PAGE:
Both the Minority Rights Coalition and the Jewish Leadership Council at the University issued statements on Facebook Friday stating that the MRC will reconsider potential membership status for the JLC as a voting member of the MRC board. The JLC was originally denied full membership and voting status as an organization of the MRC after the board voted against membership for the JLC Feb. 25.
According to the MRC’s , the JLC was denied membership due to concerns from students within the MRC relating to the Hoos for Israel CIO — one of five student organizations under the leadership of the JLC. The other organizations under JLC’s leadership are the Jewish Social Connection, the Jewish Education Initiative, the Jewish Religious Life Council and the Jewish Social Justice Council.
“Many students under the MRC umbrella believed at the time that HFI operated in a way which made these students feel concerned and unsettled,” the MRC statement reads. “These concerns impacted the votes of MRC organizations on Feb. 25, because a vote to include JLC would also make HFI a MRC constituent organization.”
The initial decision by the MRC to reject the JLC’s request came just three days after hosted by the Brody Jewish Center and Hoos for Israel at Clark Hall Feb. 22. Neither the MRC or the JLC have said the decision to reject membership status for the JLC was related to the demonstration.
“We recognize that the Israel-Palestine Conflict is complicated and heavily debated, and that it carries the weight of lived experiences and deep set emotions for many individuals - both in the Jewish community and in the communities represented in the MRC,” the JLC statement reads. “We deeply understand the need for dialogue surrounding this complex issue, but at the same time we cannot and will not apologize for our right to support a Jewish homeland.”
According to the MRC’s statement, the JLC originally submitted a request Nov. 11, 2017 to join the MRC as a voting member of its board. However — due to structural changes to the MRC’s constitution during this past November, December and January — the JLC’s request was not considered until Feb. 4 because the MRC was not accepting new member organizations during the restructuring process.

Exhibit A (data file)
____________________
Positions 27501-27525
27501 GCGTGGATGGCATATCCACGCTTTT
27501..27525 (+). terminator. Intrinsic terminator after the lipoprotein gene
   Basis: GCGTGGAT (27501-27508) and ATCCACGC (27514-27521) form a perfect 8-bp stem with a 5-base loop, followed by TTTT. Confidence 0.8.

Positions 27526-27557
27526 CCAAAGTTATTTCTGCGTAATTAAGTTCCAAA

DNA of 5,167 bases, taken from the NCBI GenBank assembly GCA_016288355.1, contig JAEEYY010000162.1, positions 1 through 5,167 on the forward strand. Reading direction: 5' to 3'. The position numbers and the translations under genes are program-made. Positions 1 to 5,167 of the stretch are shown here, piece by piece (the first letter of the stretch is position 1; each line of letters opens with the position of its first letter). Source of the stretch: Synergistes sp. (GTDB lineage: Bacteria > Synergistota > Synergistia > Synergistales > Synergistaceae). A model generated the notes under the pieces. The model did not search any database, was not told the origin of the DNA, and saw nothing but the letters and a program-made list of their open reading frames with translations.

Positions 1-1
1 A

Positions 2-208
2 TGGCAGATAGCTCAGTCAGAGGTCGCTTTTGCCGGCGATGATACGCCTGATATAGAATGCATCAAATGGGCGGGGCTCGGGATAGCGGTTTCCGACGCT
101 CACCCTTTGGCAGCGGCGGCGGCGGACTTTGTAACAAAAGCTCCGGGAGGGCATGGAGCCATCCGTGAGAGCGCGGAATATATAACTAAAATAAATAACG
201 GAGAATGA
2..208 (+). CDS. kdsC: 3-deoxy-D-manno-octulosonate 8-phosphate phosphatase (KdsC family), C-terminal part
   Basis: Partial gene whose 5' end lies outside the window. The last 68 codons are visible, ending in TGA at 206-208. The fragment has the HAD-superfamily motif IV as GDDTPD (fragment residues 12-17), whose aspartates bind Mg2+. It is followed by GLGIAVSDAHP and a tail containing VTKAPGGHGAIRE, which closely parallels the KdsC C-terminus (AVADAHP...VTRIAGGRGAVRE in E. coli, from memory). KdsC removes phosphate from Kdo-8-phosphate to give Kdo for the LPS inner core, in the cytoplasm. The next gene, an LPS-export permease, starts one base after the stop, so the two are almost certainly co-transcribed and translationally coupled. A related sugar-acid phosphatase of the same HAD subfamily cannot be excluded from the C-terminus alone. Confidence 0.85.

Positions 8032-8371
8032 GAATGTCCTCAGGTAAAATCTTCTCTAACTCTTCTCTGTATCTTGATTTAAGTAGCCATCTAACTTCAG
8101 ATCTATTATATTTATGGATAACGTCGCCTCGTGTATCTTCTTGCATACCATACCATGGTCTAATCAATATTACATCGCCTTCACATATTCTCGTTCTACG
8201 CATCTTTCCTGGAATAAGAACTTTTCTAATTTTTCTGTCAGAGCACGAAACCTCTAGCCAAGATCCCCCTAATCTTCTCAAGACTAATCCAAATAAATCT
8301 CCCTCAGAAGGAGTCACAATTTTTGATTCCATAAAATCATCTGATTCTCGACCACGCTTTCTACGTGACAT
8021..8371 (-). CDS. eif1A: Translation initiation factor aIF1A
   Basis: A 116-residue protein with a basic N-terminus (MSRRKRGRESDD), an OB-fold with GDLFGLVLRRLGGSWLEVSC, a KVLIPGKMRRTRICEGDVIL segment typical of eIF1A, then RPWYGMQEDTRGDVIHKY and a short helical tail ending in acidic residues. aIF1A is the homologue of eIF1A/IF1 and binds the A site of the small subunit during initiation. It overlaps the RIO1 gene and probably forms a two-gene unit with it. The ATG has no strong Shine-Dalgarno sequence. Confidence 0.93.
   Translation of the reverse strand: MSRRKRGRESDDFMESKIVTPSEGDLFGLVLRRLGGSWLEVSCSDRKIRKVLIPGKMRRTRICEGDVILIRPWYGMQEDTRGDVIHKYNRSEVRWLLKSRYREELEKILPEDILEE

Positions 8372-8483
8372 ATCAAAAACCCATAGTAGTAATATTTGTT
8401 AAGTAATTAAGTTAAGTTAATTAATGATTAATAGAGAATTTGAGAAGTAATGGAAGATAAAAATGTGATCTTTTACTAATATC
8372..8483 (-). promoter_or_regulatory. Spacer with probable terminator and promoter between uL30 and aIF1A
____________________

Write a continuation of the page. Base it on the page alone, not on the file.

After a meeting between JLC and MRC members Feb. 18, members of the MRC spent a week discussing the merits of accepting the JLC as a member and ultimately voted to reject the request Feb. 25. According to the MRC’s statement, all eight organizations which currently make up the MRC’s board would have to approve the JLC’s — or any organization’s — request for membership to be accepted, although it did not state which organizations voted for or against the JLC’s request.
However, the MRC board proposed two alternative solutions to the JLC’s request which the MRC unanimously approved, but the JLC rejected. The first would have allowed for one of JLC’s member organizations to become a full, voting member of the MRC, while the second would have established a communicative, collaborative partnership between the MRC and JLC but not grant the organization full membership status.
“While these compromises could have been beneficial to both JLC and the MRC, neither granted the Jewish community the respect extended to other minority populations,” the JLC statement reads.
According to the JLC’s statement, the organization’s request for MRC membership was originally prompted by an increase in anti-Semitism across the country and at the University and in the Charlottesville community. On Aug. 11, white nationalists held a torch-lit march through Grounds and were heard chanting, “Jews will not replace us.”
“We felt that not having representation within the MRC meant missing far too much of the conversation and opportunities for community-building at the University, and wanted to be part of a group that embraces diversity and advocates for minority students,” the JLC’s statement reads.
“This whole process has been imperfect,” the statement adds. “There should have been more dialogue, more time for Q&A, and more opportunities to reach out to specific organizations and have one-on-one conversations.The process was flawed, and though we can’t change that, we can move forward.”